There is also a service expectation, with the Finance Department looking for the provision of “exceptional levels of service to departments and agencies, where issues are quickly identified and resolved”, and it has an expectation that the accommodation manager will represent the government’s interests when dealing with relevant parties in delivering the services.
As it ponders its future approach, the Department of Finance has asked potential accommodation programme managers for recommendations on an efficient remuneration model.
'The review will also examine the viability of a ‘one stop shop’ approach with inventory provided to the TMC rather than to travellers, thus “minimising contact between travellers and the accommodation programme manager”.
Much has changed in corporate travel and accommodation since 2012
The corporate travel landscape continues to change, and there have been significant developments since 2012.
While average room rates have not changed significantly over the past four years, there have been notable regional swings due to changes in supply through new properties, and in demand, for example, falling occupancies in Perth.
Average Australian room rates
|Average daily rate (Australian hotels) (AUD)
There have also been changing traveller expectations, with demand for extras like Internet access increasing.
As noted elsewhere, traditional accommodation options are being challenged with the growth of sharing economy alternatives like Airbnb.
The supplier landscape has also changed, with significant growth among AOT’s competitors and likely tenderers, should the accommodation management contract be opened for bidding.
The Lido Group has been bolstered by an investment by global hotel solutions provider HRS on 25 May 2016.
Lido is a market-leading corporate and government accommodation aggregator and provider of integrated payment solutions with a portfolio of around 6,700 hotels in Australia.
The Lido Group currently works with government organisations, such as the Queensland Government, and government-owned organisations, such as Ergon Energy.
Lido’s inventory has been available via Amadeus LinkHotel to travel agency and corporate customers, and accessible through the Amadeus eTravel Management self-booking tool, making bookings easier for corporate and government customers.
Lido, which launched www.government.travel in September 2009 and has a record of servicing Federal, State and Local Governments, had been one of the favourites, but was overlooked in the initial selection process.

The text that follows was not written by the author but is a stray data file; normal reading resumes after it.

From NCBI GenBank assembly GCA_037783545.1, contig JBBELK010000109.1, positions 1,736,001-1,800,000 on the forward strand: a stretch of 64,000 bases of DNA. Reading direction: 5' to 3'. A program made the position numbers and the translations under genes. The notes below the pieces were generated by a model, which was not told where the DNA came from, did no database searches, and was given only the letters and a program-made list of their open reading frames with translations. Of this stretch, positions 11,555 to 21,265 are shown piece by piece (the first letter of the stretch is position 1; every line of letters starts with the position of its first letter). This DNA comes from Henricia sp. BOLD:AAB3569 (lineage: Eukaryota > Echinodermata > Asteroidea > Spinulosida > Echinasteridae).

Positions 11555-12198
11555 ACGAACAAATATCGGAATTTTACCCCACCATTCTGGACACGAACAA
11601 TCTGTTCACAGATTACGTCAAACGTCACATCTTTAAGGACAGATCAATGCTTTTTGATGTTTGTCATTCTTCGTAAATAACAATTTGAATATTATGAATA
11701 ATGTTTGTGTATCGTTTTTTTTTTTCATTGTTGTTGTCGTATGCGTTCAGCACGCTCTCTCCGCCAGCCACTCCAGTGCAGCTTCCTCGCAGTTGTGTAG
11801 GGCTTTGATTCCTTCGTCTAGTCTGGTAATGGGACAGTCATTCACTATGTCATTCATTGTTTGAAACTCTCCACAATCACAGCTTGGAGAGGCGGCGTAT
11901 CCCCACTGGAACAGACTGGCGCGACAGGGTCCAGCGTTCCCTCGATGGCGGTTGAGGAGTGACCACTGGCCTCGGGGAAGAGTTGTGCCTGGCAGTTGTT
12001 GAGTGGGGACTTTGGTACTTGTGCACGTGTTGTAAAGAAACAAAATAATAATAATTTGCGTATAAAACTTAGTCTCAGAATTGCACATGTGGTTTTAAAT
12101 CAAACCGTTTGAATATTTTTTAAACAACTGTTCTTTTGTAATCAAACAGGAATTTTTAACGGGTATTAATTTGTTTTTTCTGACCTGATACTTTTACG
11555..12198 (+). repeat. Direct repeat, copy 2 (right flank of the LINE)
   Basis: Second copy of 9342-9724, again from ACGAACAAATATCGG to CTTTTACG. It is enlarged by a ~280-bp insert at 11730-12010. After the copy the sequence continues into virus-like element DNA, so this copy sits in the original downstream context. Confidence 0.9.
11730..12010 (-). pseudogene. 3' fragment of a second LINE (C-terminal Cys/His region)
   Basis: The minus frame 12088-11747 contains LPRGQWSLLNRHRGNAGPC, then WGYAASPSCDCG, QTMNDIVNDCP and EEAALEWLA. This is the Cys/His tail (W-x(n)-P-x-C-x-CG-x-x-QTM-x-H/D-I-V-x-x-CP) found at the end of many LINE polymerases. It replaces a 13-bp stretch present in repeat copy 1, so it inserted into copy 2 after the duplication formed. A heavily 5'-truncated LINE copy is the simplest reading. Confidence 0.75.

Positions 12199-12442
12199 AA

Another potential contender, The Hotel Network (THN), has also made significant advances in recent years.
A pioneer of accommodation management services for government departments and corporate organisations, THN also has its inventory on Amadeus.
When it went live on Amadeus LinkHotel in November 2015, THN connected more than 250 Australian and New Zealand properties to the GDS for the first time, making them available to Amadeus-connected online and offline travel agents, TMCs, and corporate and government customers.
A month earlier, THN content was added to Serko Online, one of the most popular corporate booking tools in Australasia.
The move gave Serko Online customers instant access to more than 5,500 hotels across Australia at competitive ‘pay on departure’ rates. In addition, THN also gave organisations that use Serko Online the ability to pay for accommodation ‘on account’, rather than using a credit card at the time of booking, which is an attractive proposition for organisations that prefer to centralise their procurement.
All eyes are on Jun-2017, when AOT's contract expires
Given the rapid developments in the corporate travel market, it will be interesting to see what changes the Department of Finance makes to its centralised accommodation procurement and management. The call for submissions for a discussion paper suggests Canberra may not simply extend the current arrangement, but is considering options.
Indeed, the nature of the requests for submissions suggests that significant changes to the existing approach may be considered.
The Department is seeking guidance on issues such as appropriate booking channels, whether hotels would prefer to contract directly with the government or via intermediaries, advice on group bookings and suggestions for best practice on long stays. There is also an examination of costs, pricing of extras like WiFi and parking, volume discounts and, importantly, remuneration models for accommodation management.
It is not clear when the discussion paper will be released, but there is a 17-Jun-2017 deadline on the current contract, by which time the Department must have completed its evaluation of proposals.